As noted by Dan Gilgoff of the U.S. News & World Report, through such speeches, President Obama is trying to appeal to two very different audiences: Muslims abroad and non-Muslims at home. For the international Muslim audience—much of which has come to see the United States as an anti-Muslim Crusading state because of its ruthless murderous actions in its global war on terrorism—the stories spotlighted Muslim Americans whose struggles, accomplishments, and contributions have been acknowledged and rewarded by their country – the USA. For the domestic audience, mostly non-Muslims, those same stories served to normalize a community that is often perceived as the "other" people.

As I have noted earlier, President Obama seems genuinely engaged in improving bilateral relationship with the Muslim world, greatly tarnished since 9/11. It is not an easy task mending that relationship -- after all, while America lost thousands, the loss in the Muslim side has been at least hundred times. During the Bush-era, America and its Christian allies (from Europe and Australia) killed more than a million Muslims (mostly civilians) in Iraq and Afghanistan and destroyed scores of cities and towns, and have also overlooked Israel’s war crimes against the Palestinian people. With the expanding wars in Afghanistan and Pakistan, the tension is still high on both sides. There are many unanswered difficult questions. Will Obama end up following President Johnson? Will he be able to bring all the American troops back home? Will he learn the wisdom of disengaging from Afghanistan and leave the matter to the Afghans to sort it out for themselves? Will America’s option to disengage troops then further destabilize the region? Will he be able to solve the Palestine problem by reining on the “Amen Corner” inside the Capitol Hill and the war criminals ruling Israel that had hitherto piggybacked on the USA to extend their illegal occupation almost indefinitely and unopposed? Will he be able to bring peace on earth? And so on and so forth.
While we may not have definitive answers to many such questions now, there is little doubt that President Obama is trying hard and seems genuine in his efforts to see a better world. That in itself is a big plus from the days of Bush. Brilliant as he is, Obama knows that relationship cannot be based on political and security concerns alone. True partnerships also require cooperation in all areas – particularly those that can make a positive difference in peoples’ daily lives, including education, science and technology, health, and entrepreneurship - fields in which Muslim communities have helped play a pioneering role throughout history.
Through his Ramadan speech, President Obama has shown that he understands what it will take to improve the relationship with the world of Islam. Thus far, he enjoys a very high approval rating amongst Muslims – domestic and international. Let’s hope that he is able to translate his words into actions, thus dawning a new era in improved bilateral relationship between the USA and the Muslim world.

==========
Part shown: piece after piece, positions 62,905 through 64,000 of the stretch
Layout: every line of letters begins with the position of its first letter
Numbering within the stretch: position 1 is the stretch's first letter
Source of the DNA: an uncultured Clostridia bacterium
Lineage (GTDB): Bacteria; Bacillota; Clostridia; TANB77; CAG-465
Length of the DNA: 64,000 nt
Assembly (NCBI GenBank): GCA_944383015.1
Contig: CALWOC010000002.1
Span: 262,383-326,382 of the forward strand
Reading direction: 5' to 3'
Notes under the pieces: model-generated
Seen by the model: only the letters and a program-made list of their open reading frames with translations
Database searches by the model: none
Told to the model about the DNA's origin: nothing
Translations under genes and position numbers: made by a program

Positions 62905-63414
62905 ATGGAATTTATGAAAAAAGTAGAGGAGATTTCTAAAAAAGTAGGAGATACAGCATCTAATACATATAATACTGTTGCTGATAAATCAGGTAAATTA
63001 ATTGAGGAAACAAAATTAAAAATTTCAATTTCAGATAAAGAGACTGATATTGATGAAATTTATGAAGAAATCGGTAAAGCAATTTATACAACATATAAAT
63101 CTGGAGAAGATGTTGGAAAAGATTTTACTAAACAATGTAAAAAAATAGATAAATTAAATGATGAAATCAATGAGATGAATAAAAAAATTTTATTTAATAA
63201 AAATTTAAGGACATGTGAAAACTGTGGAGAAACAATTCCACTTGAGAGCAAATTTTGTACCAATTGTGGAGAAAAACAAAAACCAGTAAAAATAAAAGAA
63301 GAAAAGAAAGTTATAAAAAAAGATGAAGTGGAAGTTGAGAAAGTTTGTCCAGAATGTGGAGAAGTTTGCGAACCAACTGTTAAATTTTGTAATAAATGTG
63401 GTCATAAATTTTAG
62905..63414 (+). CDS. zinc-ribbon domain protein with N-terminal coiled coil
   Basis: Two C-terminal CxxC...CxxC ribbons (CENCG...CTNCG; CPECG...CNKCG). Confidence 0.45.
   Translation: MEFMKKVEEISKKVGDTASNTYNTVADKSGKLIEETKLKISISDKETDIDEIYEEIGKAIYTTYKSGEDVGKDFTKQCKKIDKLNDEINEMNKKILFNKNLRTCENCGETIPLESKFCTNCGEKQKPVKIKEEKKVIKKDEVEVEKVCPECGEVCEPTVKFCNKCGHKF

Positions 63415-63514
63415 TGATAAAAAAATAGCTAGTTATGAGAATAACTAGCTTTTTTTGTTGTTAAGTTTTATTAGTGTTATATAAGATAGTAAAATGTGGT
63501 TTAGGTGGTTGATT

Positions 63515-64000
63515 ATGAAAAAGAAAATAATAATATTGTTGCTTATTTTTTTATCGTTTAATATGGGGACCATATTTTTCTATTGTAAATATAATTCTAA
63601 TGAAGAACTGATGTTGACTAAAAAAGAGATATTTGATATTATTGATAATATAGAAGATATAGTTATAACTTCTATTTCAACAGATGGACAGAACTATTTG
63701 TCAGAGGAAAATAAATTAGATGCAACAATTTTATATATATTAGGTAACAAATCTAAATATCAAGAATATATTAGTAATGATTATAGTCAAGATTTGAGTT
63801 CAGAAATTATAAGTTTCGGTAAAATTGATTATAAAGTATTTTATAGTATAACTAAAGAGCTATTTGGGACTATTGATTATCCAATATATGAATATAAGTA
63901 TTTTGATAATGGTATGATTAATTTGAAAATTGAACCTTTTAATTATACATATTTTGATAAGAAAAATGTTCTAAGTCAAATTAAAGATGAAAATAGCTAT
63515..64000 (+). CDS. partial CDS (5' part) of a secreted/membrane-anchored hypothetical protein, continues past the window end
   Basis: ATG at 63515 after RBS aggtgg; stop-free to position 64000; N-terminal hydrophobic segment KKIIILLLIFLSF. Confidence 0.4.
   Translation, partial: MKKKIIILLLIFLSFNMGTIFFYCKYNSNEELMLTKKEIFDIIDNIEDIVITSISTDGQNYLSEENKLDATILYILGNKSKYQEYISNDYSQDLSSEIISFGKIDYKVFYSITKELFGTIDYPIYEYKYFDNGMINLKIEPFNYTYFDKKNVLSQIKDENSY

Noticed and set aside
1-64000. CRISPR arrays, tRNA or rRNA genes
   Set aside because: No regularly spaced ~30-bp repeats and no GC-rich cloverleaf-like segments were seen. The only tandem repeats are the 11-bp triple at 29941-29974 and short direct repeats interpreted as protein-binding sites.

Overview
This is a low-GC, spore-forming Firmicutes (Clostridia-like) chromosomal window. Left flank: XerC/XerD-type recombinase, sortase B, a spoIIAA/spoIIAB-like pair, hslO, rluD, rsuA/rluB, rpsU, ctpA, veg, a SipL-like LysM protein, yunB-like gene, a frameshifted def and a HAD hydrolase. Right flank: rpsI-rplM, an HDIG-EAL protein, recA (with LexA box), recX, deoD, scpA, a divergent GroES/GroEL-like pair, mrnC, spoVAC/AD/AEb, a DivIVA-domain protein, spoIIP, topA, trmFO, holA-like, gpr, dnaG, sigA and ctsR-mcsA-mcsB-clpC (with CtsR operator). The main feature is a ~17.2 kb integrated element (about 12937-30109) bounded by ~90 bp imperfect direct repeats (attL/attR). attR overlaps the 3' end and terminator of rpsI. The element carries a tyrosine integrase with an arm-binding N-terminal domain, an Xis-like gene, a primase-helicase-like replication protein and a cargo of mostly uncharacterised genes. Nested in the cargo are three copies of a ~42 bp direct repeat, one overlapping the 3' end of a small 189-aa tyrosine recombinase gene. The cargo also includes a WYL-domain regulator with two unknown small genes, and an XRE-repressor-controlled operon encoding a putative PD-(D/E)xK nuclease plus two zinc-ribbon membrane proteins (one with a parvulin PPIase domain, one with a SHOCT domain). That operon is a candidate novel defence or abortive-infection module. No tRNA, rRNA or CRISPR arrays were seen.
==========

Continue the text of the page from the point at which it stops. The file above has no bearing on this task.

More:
Friday, September 4, 2009

Comments on Hagee and Wiesel

John Hagee Interviews Elie Wiesel

Ref: http://www.usnews.com/blogs/god-and-country/2009/09/03/john-hagee-interviews-elie-wiesel.html

Well, while this interview and kowtowing between Hagee (CUFI) and Wiesel may come as a surprise to some, who have not been following them in recent years, I am not at all surprised. For quite some time, both have been showing their true colors. As we found out during the Bosnian crisis Wiesel is a disguised hypocrite, who, sadly, behaves more like a weasel than an honest advocate of peace or human rights. His tears are only shed for the Jewish suffering and not for other victims of modern-day Holocausts -- not those who were slaughtered in Bosnia and Kosovo in the 1990s by Christian extremists, and surely not the Palestinians who are routinely killed by his own co-religionists - the Zionist Jews in the Occupied Territories of Palestine. He has never condemned the rogue state of Israel for its gruesome murder of Palestinian civilians and destruction of their homes, schools, hospitals, etc.
As to Hagee, the least said is better. There is nothing to hide his despicable bigotry and toxic Christian evangelical zeal. They surely need each other for Israel and the coming world they want to craft for their kinds.
One wants to make sure that Israel's illegal occupation has the backers like evangelical Christians that comprise a powerful block within the USA. And the other wants to hide his true agenda of gathering the "rejecters" of Jesus like the lambs for the ultimate slaughter in the God's promised land that will take place with his second coming, and as such, like the sly devil (with a hidden knife under the scarf), is now showing his benefactor self! Interestingly, both know each other's ploy and yet have no moral qualms in cooperating. They are essentially two sides of the same coin that need each other to bring about the Armageddon on earth. Shame on their hypocrisy and bigotry!